When good enough is good enough

I never would say that I am a perfectionist. I never strived for perfect grades or was overwhelmed by wanting things to be just so. Heck, I probably should be a little more careful with my edits on this thing. (Lucky for me I have a truly supportive husband who goes back through and quietly corrects my spelling errors.) I thought I didn’t really deal with that.

Thought is the operative word there. When Rooster was still in the hospital we got some pictures of her done that were simply too perfect not to buy. I was sure I wouldn’t want them, but then I saw them. I know why some religions think a still image can capture a person’s soul. Then I looked back at Peanut’s new-born photos. I found the picture there that speaks to the fact that there are simply some things, beautiful things, that God creates in us from the very beginning. And these photos compliment each other in a way that I did not plan, just like those sisters that are in those photos.

So I bought frames and printed out these pictures. I had every intention of hanging them on the wall. But then, I just couldn’t find the perfect spot. I didn’t know the perfect place to hang these photos. So I waited, and bought another picture to hang with them, and waited some more. Until two weekends ago a half hour before people started coming to our house, I pulled the trigger and had Christian put them up. Even though the third thing I want hanging up is still in need of being printed out (but I did buy frames, so there is something). And you know what, it isn’t perfect, but I am glad it is up. It looks good, my wall in progress.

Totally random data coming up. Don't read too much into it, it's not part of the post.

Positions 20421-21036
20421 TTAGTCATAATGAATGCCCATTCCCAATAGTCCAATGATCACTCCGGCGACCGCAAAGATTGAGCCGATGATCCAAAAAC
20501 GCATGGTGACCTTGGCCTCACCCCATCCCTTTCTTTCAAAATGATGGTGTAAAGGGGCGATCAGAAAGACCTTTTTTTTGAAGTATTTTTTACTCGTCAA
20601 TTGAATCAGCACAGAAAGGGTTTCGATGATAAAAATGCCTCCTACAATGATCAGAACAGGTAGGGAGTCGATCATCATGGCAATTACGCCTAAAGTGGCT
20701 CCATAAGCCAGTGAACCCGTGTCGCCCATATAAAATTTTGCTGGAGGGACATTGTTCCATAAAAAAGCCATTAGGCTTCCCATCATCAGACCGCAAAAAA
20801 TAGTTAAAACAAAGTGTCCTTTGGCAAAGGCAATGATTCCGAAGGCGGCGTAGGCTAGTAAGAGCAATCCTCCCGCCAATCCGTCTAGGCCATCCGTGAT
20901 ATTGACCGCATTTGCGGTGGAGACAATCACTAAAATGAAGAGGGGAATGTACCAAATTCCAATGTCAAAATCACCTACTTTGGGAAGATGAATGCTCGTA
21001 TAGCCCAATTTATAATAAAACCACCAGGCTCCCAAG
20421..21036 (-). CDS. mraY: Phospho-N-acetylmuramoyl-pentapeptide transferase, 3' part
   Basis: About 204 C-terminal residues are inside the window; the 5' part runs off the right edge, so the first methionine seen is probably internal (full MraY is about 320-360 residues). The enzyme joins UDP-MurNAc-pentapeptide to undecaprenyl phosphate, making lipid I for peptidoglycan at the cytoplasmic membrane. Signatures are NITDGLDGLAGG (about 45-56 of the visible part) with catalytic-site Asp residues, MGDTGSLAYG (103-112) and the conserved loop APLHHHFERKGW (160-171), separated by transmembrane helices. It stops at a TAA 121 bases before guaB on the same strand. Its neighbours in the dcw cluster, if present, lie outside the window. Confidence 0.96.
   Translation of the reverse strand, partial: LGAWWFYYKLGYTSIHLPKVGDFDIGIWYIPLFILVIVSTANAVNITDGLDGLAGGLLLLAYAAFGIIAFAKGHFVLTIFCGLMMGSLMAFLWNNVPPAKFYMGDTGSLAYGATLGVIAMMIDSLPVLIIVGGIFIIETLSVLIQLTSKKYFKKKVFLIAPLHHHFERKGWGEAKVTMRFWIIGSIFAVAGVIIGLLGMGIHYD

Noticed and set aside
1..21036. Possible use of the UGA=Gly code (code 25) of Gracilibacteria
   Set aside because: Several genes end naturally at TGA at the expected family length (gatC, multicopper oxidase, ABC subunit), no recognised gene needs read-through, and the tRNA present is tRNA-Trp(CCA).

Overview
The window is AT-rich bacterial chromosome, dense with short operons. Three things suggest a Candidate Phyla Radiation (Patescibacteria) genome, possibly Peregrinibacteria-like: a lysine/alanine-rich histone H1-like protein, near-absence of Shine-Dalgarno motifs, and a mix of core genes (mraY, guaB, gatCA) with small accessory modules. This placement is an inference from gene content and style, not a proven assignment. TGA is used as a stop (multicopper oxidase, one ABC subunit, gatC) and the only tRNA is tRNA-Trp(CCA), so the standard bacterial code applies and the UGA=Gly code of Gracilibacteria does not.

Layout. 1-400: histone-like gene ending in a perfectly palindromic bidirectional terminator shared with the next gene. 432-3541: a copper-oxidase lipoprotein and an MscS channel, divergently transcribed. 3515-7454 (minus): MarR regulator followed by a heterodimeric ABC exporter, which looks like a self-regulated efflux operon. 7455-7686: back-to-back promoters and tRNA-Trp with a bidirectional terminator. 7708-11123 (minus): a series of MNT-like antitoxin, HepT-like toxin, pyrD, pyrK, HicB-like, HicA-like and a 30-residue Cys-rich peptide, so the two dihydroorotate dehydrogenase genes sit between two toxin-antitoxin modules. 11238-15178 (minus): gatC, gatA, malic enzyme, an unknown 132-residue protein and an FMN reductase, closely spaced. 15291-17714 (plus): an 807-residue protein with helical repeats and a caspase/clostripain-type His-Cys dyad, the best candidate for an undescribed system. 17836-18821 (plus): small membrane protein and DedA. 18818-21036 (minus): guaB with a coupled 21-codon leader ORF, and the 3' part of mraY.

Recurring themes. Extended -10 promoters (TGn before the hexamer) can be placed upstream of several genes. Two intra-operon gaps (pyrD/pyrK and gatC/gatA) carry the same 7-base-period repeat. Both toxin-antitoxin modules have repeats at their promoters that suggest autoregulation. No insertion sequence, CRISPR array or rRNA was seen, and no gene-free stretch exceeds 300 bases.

This past weekend was a pants-less weekend at our house. Not for me, just for the Peanut (Aside: If I ever have a band full of mom’s and dad’s I am naming it “Pants-less Weekend” like many aspects of parenting it sounds like more fun than it really is.) She has been talking about potties for a while now, and likes to watch other people go to the bathroom and give her commentary. Mostly “eeewww, yuck. all done. shut it, flush.” People always say that you have to potty train while the window of interest is open or else it is a nightmare. I have been worried that the Peanut is losing interest, so we spent Friday and Saturday hanging out watching movies and sitting on the potty in the living room while drinking juice. She did a good job for the most part, and even the accidents happened almost exclusively on places that are not carpeted.

But I was wanting perfection. I was hoping that we would remove her pants and she would immediately figure out how the whole thing worked and bam, my not yet two-year old is potty trained. It didn’t work out like that, and once Jill pointed out to me that perhaps my sights were set too high, it all got a whole lot easier.

Teaching is like that too. You will never be a perfect teacher; you can always do better. I am reminded of that every day as I teach ninth grade for the first time. It isn’t going to be perfect, it isn’t going to be as good as the tenth grade stuff I am teaching for the fifth time. But that doesn’t mean we should just sit in class and do nothing. We try it out; we work it out. Next year it will be better, but that doesn’t mean the kids now aren’t learning anything valuable.

I think we don’t come to Christ sometimes because we aren’t doing something perfectly. We are ashamed and frustrated that it isn’t perfect yet. Sometimes we won’t give him our writing, our school work, our prayer because we don’t think what we’ve got is perfect. But that isn’t what Christ is asking from us. He is asking us for what we have, and in Him our good enough is made perfect, what we were hoping for by withholding it.